Brewster House Bed & Breakfast (Freeport, Maine Coast)

Category Archives: pemaquid point

Looking at Lighthouses: Pemaquid Point

December 11, 2012 by Scott Gile

Sunset at Pemaquid Point

We haven’t done as many posts about Maine lighthouses this year as in some years past. This isn’t because we’ve lost interest, or for any other reason but that we were afraid we might be boring our readers!

As summer vacations and fall foliage visits have gone by, we’ve had a bit more time to explore (as can readily be seen by the photos of Wolfe’s Neck Woods State Park in a post from just over a week ago). Last week we were able to get out to one of our favorite lighthouses, Pemaquid Point, at sunset.

Pemaquid Point Moonrise

We went looking for one of those spectacular shows of color that a great sunset can bring. Instead we found a much more subdued, but very interesting, sunset. But there was an added bonus. Just after sunset was moonrise, so we were able to get a nice photo of the lighthouse at moonrise, as well.

Ruth & Scott
Brewster House Bed & Breakfast, Freeport, Maine

Maine Lighthouses Near Freeport

February 28, 2012 by Scott Gile

You may also want to view our newer article, Touring Maine Lighthouses (with Lighthouse Map).

“Where is the nearest lighthouse?” “How long will it take to visit a lighthouse?” “Can we go up in a lighthouse?”

These and other questions are routinely asked by guests at Brewster House Bed & Breakfast in Freeport. A couple of years ago we wrote an article introducing some of our favorite lighthouses, and our Maine lighthouse map.

 

As you can see from the small version of the Maine lighthouse map, above, there are actually a number of lighthouses not far from our Freeport Maine bed and breakfast. The nearest ones you can see are off the coast just a little north on US-1, and can be seen from Harpswell Neck or from Bailey Island’s extreme end (called Land’s End), but neither is accessible without a boat. A bit farther up US-1, turning toward the coast from Bath, Maine, there are several small lighthouses along the Kennebec River, and can be seen from either side (from the road to Phippsburg, Maine, or from Georgetown Island), and then there are more lighthouses on islands offshore.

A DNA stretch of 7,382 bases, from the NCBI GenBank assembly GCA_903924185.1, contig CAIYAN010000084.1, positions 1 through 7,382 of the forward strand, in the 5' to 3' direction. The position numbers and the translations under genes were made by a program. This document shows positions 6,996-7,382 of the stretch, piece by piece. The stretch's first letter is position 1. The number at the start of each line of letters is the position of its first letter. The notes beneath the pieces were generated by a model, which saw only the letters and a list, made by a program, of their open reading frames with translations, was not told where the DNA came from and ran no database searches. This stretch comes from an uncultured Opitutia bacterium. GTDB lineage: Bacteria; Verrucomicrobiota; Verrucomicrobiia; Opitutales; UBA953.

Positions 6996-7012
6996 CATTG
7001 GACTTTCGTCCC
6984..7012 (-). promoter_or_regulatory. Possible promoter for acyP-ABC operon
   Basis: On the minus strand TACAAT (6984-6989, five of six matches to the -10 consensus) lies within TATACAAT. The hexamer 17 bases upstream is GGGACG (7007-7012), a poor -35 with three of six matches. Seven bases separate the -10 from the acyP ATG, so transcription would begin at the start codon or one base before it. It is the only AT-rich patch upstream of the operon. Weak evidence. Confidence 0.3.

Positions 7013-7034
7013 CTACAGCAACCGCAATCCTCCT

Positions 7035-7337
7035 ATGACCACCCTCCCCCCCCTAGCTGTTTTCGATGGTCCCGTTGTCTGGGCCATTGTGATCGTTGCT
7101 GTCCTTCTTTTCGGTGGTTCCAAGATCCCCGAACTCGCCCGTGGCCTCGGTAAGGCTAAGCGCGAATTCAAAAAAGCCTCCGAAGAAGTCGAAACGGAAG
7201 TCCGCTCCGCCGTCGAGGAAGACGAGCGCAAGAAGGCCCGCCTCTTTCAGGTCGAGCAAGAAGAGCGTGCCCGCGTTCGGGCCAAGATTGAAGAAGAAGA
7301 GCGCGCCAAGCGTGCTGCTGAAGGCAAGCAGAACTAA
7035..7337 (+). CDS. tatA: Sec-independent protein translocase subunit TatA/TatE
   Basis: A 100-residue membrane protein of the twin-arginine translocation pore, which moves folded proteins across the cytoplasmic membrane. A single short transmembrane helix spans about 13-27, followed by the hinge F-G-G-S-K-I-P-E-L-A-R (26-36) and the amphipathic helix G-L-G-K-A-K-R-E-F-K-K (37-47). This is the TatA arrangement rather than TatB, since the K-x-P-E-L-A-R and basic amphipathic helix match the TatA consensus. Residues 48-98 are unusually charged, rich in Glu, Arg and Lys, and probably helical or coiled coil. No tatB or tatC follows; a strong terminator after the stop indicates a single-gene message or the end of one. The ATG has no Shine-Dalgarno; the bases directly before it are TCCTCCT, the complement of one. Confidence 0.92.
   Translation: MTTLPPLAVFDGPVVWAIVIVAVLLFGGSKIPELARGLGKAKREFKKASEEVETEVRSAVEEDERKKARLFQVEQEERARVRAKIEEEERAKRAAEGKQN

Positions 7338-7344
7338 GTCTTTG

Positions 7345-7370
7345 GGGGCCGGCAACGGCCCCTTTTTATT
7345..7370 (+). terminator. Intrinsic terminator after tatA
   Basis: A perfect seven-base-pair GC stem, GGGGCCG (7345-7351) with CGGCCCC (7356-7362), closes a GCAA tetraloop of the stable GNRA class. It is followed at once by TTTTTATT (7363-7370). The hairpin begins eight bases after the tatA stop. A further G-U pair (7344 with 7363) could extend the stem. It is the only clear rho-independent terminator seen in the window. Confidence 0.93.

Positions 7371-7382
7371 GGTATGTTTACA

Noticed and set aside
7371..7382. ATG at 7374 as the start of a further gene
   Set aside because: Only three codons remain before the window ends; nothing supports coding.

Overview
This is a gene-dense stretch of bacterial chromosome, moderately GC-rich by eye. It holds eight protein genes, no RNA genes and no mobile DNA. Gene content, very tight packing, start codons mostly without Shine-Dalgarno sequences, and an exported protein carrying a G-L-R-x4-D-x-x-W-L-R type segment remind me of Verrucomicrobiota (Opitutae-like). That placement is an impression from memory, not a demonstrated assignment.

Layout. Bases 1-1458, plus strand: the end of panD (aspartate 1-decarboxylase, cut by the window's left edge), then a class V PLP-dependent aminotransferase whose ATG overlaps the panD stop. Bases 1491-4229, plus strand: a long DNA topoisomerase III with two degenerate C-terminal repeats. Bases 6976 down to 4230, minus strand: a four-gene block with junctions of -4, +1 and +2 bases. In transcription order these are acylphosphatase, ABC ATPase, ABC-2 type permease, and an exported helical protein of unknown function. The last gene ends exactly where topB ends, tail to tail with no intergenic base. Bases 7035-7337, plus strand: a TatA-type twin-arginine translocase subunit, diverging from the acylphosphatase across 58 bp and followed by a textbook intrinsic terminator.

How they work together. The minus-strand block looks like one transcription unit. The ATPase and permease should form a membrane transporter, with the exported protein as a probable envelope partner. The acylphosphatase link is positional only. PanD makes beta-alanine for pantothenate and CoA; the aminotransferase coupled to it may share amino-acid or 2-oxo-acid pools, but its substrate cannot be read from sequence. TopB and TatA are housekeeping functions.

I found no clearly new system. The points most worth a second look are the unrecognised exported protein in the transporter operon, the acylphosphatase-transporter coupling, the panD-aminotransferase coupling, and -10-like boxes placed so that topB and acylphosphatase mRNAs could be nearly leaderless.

Similar to the smaller lighthouses elsewhere, Portland Harbor has two small lighthouses that can be visited, but the lighthouse most want to see in the Portland area is Portland Head Lighthouse. Commissioned by President George Washington, the lighthouse is the oldest in America, and is beautifully restored. The museum in the keeper’s house is very interesting, and provides wonderful insights into the life of the keeper, and area history. The park is a great place for a picnic, or to just while away the afternoon, watching kites overhead and sailboats on Casco Bay. You can only go up the tower at Portland Head on Maine Open Lighthouse Day, each year in September.

The nearest lighthouse where you can climb the tower is Pemaquid Point, near Bristol, Maine. It is about an hour from Brewster House, and is open whenever there is a volunteer available to assist you, seasonally. This lighthouse stands at the top of a rocky bluff, with ocean waves crashing on the rocks below, making a dramatic place to enjoy the lighthouse and the natural beauty of the area. As the map above indicates, there are many other lighthouses to explore, and quite a few of them are not far from our bed & breakfast. In fact, our Lighthouse Tour special will help you find your way to several of them!

Ruth & Scott
Brewster House Bed & Breakfast

Maine Lighthouse Tour (Part 2)

June 21, 2011 by Scott Gile

Last week we presented Part 1 of our Lighthouse Tour, heading south from Brewster House B&B in Freeport, Maine, and visiting Portland Head Lighthouse and Cape Elizabeth Light (Two Lights), as well as Cape Neddick Light (The Nubble).

This time we’ll turn to the north and take US-1 an hour or so north to Rockland, where you can optionally visit the Maine Lighthouse Museum. You can also go just a bit farther on US-1, to Camden, to enjoy the beautiful harbor town.

Owls Head Lighthouse

From Rockland, we’ll turn south, toward Owls Head, and visit Owls Head Lighthouse. The lighthouse, standing atop a small hill, but steep enough to require stairs to the top, overlooks Rockland Harbor and Penobscot Bay, providing magnificent views. The lighthouse was lighted in 1825 to help guide mariners safely into Rockland Harbor.